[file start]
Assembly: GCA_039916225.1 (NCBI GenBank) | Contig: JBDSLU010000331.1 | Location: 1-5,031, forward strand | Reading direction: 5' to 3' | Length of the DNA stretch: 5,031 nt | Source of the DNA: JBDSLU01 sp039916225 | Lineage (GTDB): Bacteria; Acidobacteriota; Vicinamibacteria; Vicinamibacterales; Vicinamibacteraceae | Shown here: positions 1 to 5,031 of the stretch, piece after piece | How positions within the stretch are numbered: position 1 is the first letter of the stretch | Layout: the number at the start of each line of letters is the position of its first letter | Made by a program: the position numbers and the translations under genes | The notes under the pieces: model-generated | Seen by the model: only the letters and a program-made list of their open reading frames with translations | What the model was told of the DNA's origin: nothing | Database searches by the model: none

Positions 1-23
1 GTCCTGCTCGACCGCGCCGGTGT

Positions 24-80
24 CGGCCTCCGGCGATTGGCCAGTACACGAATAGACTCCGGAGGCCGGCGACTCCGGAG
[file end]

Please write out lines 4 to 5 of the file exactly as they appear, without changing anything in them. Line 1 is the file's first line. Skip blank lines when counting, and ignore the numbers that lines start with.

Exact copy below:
Positions 24-80
24 CGGCCTCCGGCGATTGGCCAGTACACGAATAGACTCCGGAGGCCGGCGACTCCGGAG